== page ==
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Energy Access Fund launched with over $60m in commitments

Anna Lyudvig
March 5, 2015, midnight

Word count: 696

Schneider Electric, a global specialist in energy management, in partnership with the European development finance institutions, has launched the Energy Access Fund (EAF) to improve access to sustainable energy in Sub-Saharan Africa.

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Schneider Electric, a global specialist in energy management, in partnership with the European development finance institutions, has launched the Energy Access Fund (EAF) to improve access to sustainable energy in Sub-Saharan Africa.

Other partners in the EAF are the CDC Group, the UK Department for International Development (DFID), the European Investment Bank; OPEC Fund for International Development, the Investment and Support Fund for Businesses in Africa (FISEA), PROPARCO, the French Global Environment Facility and the French Development Agency.

Christophe Poline, Sustainable Investments Manager at Schneider Electric, said: “This fund is an important part of Schneider Electric Social Responsibility program dedicated to the promotion of access to electricity.”

“We recognized that the financing needs and the impact management require professional expertise. That the reason why we created this partnership where DFI and the other partners provide financing and impact management expertise and Schneider Electric technical and Business expertise,” he told Africa Global Funds.

The fund has secured commitments of €54.5m ($60.9m) to invest in 5-year instruments for around 20 African small and medium enterprises (SMEs).

Tareq Alnassar, Head of the Department of Private Sector and Trade Finance of OFID, said: "Investing in this fund is a part of our multi-pronged approach to our Energy for the Poor Initiative, which was launched in 2008 and aims to contribute to the eradication of energy poverty."

"The fund managers will work with its sponsor and co-investors to provide a unique mix of economic investment, innovation, and skill development to help small companies that provide electricity access solutions in rural areas. The fund will target the underserved mini grid projects in some of the poorest countries in the region adding to the developmental benefits of this initiative," he said.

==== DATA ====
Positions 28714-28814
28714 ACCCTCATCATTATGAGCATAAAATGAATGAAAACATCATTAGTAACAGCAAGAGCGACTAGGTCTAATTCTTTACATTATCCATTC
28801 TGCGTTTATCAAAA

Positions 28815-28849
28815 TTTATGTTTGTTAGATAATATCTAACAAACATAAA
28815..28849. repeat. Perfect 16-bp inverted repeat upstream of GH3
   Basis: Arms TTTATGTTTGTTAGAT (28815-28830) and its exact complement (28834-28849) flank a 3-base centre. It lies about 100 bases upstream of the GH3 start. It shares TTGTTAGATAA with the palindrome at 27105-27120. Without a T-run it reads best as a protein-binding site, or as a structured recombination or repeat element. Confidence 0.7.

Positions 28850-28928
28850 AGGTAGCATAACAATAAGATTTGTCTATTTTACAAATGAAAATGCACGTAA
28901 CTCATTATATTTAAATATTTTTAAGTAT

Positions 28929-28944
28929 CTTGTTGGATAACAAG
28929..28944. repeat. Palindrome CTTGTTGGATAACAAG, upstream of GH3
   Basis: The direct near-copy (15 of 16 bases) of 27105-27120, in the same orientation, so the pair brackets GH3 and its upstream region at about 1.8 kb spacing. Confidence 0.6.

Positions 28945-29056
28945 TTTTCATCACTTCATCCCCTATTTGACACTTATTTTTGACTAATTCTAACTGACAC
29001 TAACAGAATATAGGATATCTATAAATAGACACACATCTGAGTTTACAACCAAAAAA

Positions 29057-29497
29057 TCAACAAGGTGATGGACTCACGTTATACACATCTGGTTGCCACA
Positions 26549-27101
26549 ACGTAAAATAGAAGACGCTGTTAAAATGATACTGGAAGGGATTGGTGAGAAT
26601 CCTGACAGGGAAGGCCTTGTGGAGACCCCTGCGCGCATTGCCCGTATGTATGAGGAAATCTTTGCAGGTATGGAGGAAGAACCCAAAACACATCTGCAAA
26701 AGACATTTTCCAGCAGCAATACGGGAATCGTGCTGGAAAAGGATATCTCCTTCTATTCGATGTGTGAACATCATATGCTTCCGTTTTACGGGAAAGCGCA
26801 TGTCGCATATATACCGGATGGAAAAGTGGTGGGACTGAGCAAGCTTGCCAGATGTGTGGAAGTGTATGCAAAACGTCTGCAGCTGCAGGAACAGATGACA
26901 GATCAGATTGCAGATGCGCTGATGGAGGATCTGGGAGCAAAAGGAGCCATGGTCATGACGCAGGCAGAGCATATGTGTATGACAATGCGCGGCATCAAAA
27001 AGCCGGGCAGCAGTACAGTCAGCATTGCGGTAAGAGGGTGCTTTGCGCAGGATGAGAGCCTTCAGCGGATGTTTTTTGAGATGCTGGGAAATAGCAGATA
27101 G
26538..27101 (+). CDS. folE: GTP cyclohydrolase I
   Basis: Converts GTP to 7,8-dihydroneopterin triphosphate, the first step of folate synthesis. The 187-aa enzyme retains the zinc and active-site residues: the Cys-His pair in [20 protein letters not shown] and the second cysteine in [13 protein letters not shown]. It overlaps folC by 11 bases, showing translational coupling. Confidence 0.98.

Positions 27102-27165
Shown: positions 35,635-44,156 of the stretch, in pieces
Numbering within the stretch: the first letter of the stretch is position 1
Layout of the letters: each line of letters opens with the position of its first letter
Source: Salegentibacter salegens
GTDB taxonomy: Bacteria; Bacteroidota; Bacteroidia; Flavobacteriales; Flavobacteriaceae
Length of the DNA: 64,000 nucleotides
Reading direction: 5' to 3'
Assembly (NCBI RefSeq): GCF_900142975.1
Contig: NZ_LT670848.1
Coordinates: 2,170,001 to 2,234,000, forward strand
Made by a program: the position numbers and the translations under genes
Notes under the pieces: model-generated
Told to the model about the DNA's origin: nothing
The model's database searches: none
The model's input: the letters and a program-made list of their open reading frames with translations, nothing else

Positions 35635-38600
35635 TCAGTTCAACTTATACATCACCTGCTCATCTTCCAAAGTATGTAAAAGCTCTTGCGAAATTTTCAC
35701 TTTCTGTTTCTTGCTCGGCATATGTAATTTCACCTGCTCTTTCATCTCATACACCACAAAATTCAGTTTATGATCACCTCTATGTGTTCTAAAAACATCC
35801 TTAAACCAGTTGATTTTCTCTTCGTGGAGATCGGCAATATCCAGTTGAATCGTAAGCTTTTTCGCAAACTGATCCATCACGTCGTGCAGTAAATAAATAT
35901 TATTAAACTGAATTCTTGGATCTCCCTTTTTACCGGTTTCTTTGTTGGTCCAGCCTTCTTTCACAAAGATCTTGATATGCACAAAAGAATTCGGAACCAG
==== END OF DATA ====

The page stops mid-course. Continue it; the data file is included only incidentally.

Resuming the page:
As of the end of 2014, OFID had approved nearly $3.9bn, almost one-quarter of its commitments, in support of energy-related projects ranging from the construction and rehabilitation of infrastructure and installation of household connections, to research and capacity building.

When asked about opportunities in the energy sector, Alnassar said: "As a multilateral development finance organisation, meeting the financing gap in the sector and supporting underserved segments of the population is our focus. We see more need for supporting independent power projects (IPPs) in the continent, which would help to relief the budget deficit we observe in a number of countries and allow governments direct these resources to other social and economic sectors."

Poline said that prior the fund launch, the firm was running a pilot fund, Schneider Electric Energy Access, that has made four investments in Africa.

Energy poverty is one of the greatest hindrances to socio-economic development in low-income countries.

In Sub-Sahara Africa alone, well over 600 million people are living without access to a reliable, affordable and sustainable source of energy.

The new fund will transform lives and stimulate economic development across Africa by providing access to electricity for a million people by 2020.

The Fund will target smaller businesses in Africa that specialize in promoting low-carbon and low cost electricity access solutions in rural areas and close to main towns and that cannot access regular finance.

Targeted countries include Burundi, Ethiopia, Kenya, Malawi, Mozambique, Rwanda, Tanzania, Uganda, Zambia and Zimbabwe.

Poline said: “There are more than 600 million people without access to electricity in Africa and this number is likely to remain stable as population is growing faster than energy access. Energy access is bound to remain a hot issue in the coming years.”

In addition to funding, a range of technical support will be provided to offer practical help and advice for local businesses concerning management, governance, energy efficiency, and environmental best practices.

The Fund will also provide the following resources to its selected beneficiaries: access to skilled professionals via Schneider-Electric operations staff (engineers, procurement specialists, marketing experts and engineering consultants) to support local businesses and share their skills to reinforce existing human capital; a social and environmental impact assessment of their activities to help reduce their environmental impact; and technical advice to help meet international compliance regulations.

The Fund will be backed by the experience acquired as the investment arm of the Schneider Electric Energy Access fund (SEEA), to help develop entrepreneurial initiatives to improve access to energy.

The Fund will be managed by Aster Capital and advised by Energy Access Venture company based in Africa.

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